The second thing you want to do is, and it’s a skill that I try to teach everyone I come across, is to hover your mouse over the link without clicking it. Your email client and all of them do it in some way, will show you where it’s taking you before you click on it. Look at that. If you get an email that wants you to log in to Microsoft but he comes from Google or some other address, some other place, it’s not real, so stop right there.

And then the last thing I always tell people to do is, “Listen, if you do click the link and you do get to a login page where it’s asking you for a log on, the rule is every time, these days, stop and verify before you put your credentials in.” Anytime you see someone or something is asking you to log in, stop, look at the address bar at the top, where are you on the internet when it’s asking you this question? It’s a very important skill.

Dave: One more tip on that, Mike.

Mike: Yeah.

Dave: The name, a lot of times when you see the email, who it’s coming from, it could show that it’s coming from Mike, but actually, that’s where someone else’s email, somebody from a Gmail, is actually there. So even though the name is filling the auto fill in your Outlook, it looks like it’s coming from you, that’s what Steve said, you need to hover over it and then look at the content. “Hi. Do you have time for a moment?” Just really be careful when it looks like the person coming in, that you hover over and know who it’s really coming from.

Mike: You know, Dave, I got a similar email like this just yesterday actually. It was from someone that I knew.

Steve: It’s at an all-time high, Mike. It’s at an all-time high.

Mike: Yeah, I can imagine, I can agree with you, but here’s the interesting thing. I knew it had to be fake because it was from somebody I knew and there was nothing in the body of the message, nothing, except a link. There was nothing there. So I’m saying to myself, “What is this link?” I didn’t click on it. I just deleted the whole email because I knew that I wasn’t going to go there, that this person would get in touch with me another way, number one, as well, and not this way. And all it was, was a one line link. There was no saying, “Hi, Mike. How are you doing? This is what you need to do for your financial planning,” stuff like that. There was nothing to explain anything. So I just deleted it.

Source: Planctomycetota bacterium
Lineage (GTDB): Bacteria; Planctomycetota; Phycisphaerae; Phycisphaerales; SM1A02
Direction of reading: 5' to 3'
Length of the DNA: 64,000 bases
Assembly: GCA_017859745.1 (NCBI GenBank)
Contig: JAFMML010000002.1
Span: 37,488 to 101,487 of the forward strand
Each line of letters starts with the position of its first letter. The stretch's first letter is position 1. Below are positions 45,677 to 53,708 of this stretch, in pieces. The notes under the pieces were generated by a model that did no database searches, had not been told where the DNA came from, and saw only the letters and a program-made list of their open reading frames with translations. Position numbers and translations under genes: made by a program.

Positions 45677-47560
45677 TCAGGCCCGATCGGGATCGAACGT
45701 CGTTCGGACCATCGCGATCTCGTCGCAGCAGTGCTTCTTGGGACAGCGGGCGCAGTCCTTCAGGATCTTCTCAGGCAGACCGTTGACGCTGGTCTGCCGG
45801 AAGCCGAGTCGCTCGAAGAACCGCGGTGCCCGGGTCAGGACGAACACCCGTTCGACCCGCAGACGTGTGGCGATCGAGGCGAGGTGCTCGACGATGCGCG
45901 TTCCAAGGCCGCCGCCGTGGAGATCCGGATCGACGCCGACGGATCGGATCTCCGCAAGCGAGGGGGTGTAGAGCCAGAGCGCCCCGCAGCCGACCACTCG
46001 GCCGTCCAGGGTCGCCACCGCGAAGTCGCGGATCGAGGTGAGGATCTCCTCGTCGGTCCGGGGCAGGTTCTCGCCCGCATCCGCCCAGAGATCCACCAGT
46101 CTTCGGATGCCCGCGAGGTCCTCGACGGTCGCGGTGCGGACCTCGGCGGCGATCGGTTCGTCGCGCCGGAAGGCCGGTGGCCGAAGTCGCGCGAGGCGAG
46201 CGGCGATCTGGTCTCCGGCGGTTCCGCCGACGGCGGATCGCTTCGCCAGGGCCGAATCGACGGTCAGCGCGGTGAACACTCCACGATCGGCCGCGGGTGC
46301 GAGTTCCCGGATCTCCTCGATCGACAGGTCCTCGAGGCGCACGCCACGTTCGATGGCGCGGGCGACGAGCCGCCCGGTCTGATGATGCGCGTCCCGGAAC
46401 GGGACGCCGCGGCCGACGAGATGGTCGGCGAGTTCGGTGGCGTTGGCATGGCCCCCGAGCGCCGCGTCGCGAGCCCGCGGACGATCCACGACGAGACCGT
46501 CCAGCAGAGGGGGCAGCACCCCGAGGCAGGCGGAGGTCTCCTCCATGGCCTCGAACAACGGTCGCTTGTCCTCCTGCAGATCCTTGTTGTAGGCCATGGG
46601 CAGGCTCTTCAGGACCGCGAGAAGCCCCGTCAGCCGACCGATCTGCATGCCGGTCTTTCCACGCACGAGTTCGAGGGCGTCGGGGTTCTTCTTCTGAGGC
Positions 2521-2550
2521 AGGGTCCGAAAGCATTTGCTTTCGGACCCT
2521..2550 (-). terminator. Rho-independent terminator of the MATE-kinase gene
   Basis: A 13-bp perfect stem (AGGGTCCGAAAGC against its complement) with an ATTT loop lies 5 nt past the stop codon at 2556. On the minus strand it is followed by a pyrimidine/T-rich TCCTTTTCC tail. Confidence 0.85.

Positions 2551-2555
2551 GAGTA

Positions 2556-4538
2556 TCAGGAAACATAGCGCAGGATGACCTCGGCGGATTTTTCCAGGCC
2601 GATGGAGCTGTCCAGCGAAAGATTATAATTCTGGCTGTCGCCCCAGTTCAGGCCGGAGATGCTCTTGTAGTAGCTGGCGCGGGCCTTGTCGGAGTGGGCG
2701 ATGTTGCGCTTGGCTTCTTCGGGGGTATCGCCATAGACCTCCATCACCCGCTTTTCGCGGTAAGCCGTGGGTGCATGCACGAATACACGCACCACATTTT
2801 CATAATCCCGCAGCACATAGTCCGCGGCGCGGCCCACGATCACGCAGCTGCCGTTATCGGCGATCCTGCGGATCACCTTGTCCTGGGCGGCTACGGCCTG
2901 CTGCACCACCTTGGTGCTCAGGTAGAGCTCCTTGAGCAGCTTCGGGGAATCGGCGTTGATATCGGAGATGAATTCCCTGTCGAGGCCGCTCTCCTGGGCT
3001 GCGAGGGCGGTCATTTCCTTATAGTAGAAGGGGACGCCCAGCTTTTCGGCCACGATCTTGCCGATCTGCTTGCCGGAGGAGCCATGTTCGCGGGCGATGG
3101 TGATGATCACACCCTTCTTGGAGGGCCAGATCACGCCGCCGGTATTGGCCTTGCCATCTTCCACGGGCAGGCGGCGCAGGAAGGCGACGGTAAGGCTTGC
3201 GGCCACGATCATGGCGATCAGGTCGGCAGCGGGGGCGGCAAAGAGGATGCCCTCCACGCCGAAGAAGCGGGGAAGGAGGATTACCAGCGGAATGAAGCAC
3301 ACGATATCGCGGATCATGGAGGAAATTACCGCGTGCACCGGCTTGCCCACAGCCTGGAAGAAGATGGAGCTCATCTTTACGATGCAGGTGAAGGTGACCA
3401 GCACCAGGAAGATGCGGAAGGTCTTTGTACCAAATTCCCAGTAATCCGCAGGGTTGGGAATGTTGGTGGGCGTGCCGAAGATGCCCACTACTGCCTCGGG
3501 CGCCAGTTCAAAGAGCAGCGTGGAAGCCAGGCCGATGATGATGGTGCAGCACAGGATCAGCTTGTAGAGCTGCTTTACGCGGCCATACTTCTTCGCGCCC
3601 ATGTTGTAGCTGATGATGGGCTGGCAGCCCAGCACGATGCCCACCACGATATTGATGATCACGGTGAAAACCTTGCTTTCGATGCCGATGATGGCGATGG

Dave: Well that’s why they’re calling it a phishing right there, and you did the right thing. First of all, you knew it wasn’t right, the content wasn’t right, it was missing stuff. They are just throwing that book out there and just hoping … as Steve said, you’re busy, you have a hundred things going on, you’re going to click it, and once you click it, they got you.

Mike: Yeah. So I was going to say, Steve, that is basically phishing, right? That’s basically phishing, that type of-

What is Phishing?

Steve: That is phishing. So phishing by definition, Mike, is an attempt to trick you into giving them your information, whatever that information is. Phishing is a broad category, but typically they want logins. They want usernames and passwords for whatever it is they’re trying to trap you for. Typically, very often it’s Office 365, so it could be your Dropbox password, it could be your Amazon password, could be your banking password. They want information.

So phishing is, they’re phishing for your information. That’s where we get that from.

What is Spoofing?

Mike: So what is spoofing attacks?

Steve: Spoofing, Mike, is when they are pretending via an address or electronic means to be someone they’re not. So if I get an email from a bad person but it’s dressed as Dave, to make me think, “Well, it’s from Dave. I work for Dave. I got to read this email. It must be fine.” That’s spoofing, when they’re pretending through IT means. They’re using IT abilities. They’re changing the address, they’re building a server that can get that, and then putting a address on there, our email addresses, and then they’re pretending to be us. So that’s what spoofing is.